Show Review: Williams and Spielberg: Maestros of the Movies, 9/16

by Chad Liffmann on September 20, 2013

'Maestros of the Movies' at Davies Symphony Hall

‘Maestros of the Movies’ at Davies Symphony Hall

The first four notes of the Star Wars main title blast to life in the beautiful Davies Symphony Hall, and members of the audience cheer loudly, whistle, applaud, and some even rise to their feet.  Only John Williams, the movie score composer who’s been writing music to accompany the silver screen since the late 1950’s, and who’s responsible for countless universally recognized themes, can induce such a response at a “classical concert.”  Such was the general atmosphere at the San Francisco Symphony’s Monday night event, Williams and Spielberg: Maestros of the Movies, a night dedicated to the impact of the award-winning composer (5 Academy Awards, 48 Oscar Nominations, 21 Grammy Awards…etc. etc.).

The evening began with a brief introduction from the San Francisco Symphony music director, Michael Tilson Thomas, who was as excited to hear the night’s program as the sold out audience.  When the 81 year-old Williams shuffled to the stage, the house rose to their feet in appreciation.  Without hesitation, Williams conducted the symphony in a joyous rendition of “Hooray for Hollywood” as a perfectly synced montage of memorable moments of classic cinema played on the suspended screen above the symphony players.  The bombastic majesty and adventurous spirit of so many Williams scores was exemplified in the second piece, the suite from Far and Away.  Still playful at heart and spry with his wit and gestures, Williams introduced the audience to the next three pieces, all from Harry Potter and the Sorcerer’s Stone.  The opening notes played on the celeste of “Hedwig’s Theme” immediately transported the audience to a magical world, just as they had when the film first opened in 2001.  Then, the main title from Star Wars shook the roof off the house, and the energy in the air was palpable for what was to come.

Williams surprised everyone by opening the second half of the program with the theme from Jaws.  The performance had an element of tongue-in-cheek to it, because we all knew who was about to enter the door down stage right.  Steven Spielberg strolled to center stage and stood next to Williams’ side, letting the audience take a moment to observe the humble duo who have shaped the face of cinema over forty years and twenty-six titles.  Between the two of them, the lifetime gross stats of their collaborative efforts are insurmountable.  That being said, the evening was about the importance of score in film and the considerable impact that one man’s compositions have made.

Spielberg spoke eloquently about the marriage of music and movies, then after excerpts from Close Encounters of the Third Kind with accompanying clips of the sci-fi classic, he provided a real unique treat — the circus train sequence from the beginning of Indiana Jones and the Last Crusade played on the screen, but with only dialogue and some sound effects, no music.  It was remarkable to see the sequence play out without the accompanying score to provide suspense, excitement, and humor.  The sequence was then played again, this time with Williams conducting the orchestra in sync with the video.  Spielberg pointed out when it ended, ‘So you see now that I really wouldn’t be where I am without this man.’  To an extent, we would have to agree.  But this statement was never more relevant than when Williams conducted the symphony in a performance of the theme from Schindler’s List.  The principal violinist, Alexander Barantschik, did an incredible job at performing the emotional core of the theme, originally performed on the soundtrack by Itzhak Perlman.  The crowd gave Barantschik a standing ovation, and Spielberg thanked him countless times.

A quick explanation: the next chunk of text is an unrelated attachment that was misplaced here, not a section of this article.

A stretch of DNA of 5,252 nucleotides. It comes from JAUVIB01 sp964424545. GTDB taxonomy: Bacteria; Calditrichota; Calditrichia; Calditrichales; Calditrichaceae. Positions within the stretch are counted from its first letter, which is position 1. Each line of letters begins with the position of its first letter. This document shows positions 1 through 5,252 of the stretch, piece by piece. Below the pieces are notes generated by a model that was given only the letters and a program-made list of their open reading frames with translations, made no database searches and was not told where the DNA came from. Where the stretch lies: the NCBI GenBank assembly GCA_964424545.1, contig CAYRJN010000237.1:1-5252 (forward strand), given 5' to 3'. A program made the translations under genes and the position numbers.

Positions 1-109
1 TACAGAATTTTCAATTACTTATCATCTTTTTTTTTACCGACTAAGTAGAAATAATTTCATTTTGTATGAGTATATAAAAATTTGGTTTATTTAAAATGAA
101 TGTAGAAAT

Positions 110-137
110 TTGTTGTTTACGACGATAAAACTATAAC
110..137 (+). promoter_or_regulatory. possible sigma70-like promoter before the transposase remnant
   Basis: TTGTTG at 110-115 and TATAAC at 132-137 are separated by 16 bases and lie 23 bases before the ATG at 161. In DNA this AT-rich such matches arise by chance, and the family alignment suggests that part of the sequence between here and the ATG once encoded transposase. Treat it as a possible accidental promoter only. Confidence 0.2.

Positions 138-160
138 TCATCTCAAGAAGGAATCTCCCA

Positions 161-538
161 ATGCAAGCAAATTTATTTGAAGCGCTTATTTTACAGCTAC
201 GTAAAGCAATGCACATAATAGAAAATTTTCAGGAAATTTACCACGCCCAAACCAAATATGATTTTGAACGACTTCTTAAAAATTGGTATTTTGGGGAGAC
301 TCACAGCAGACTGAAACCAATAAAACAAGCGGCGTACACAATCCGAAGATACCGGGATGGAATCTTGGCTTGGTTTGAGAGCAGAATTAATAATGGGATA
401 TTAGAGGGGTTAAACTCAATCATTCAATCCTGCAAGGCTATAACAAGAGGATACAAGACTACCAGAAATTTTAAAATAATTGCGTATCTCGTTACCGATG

Williams’ scores of Spielberg’s films have provided such a memorable punch, it’s impossible to separate the two.  Their marriage of mediums has been immortalized on screen.  During the pieces, Spielberg would sit in a chair on the stage and enjoy the score with the audience, seemingly humming to the music and tapping his feet. Forty years of collaboration and the joy of each other’s efforts are still as fresh as the day they worked together on Jaws.  Williams may not be the greatest conductor in the world, but it’s easy to see that his passion is still there as he thrusts his arms above his aging body.  He drives home each piece’s final cut-off by throwing his right arm across his chest, fist clenched, and he rocks it a bit, like the beat of a heart, as the music reverberates away.


Join the San Francisco Symphony for a new film series featuring four nights of memorable movie scores accompanied with film on the big over-hanging screen, including Hitchcock titles, Charlie Chaplin films, and more. For more information and tickets, visit

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